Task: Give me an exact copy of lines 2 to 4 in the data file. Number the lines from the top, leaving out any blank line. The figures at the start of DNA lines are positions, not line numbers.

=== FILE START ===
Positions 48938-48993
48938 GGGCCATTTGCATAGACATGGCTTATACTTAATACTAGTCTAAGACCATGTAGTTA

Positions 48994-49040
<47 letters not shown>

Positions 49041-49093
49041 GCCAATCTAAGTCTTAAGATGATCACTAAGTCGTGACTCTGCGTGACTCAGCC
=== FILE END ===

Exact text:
48938 GGGCCATTTGCATAGACATGGCTTATACTTAATACTAGTCTAAGACCATGTAGTTA

Positions 48994-49040
<47 letters not shown>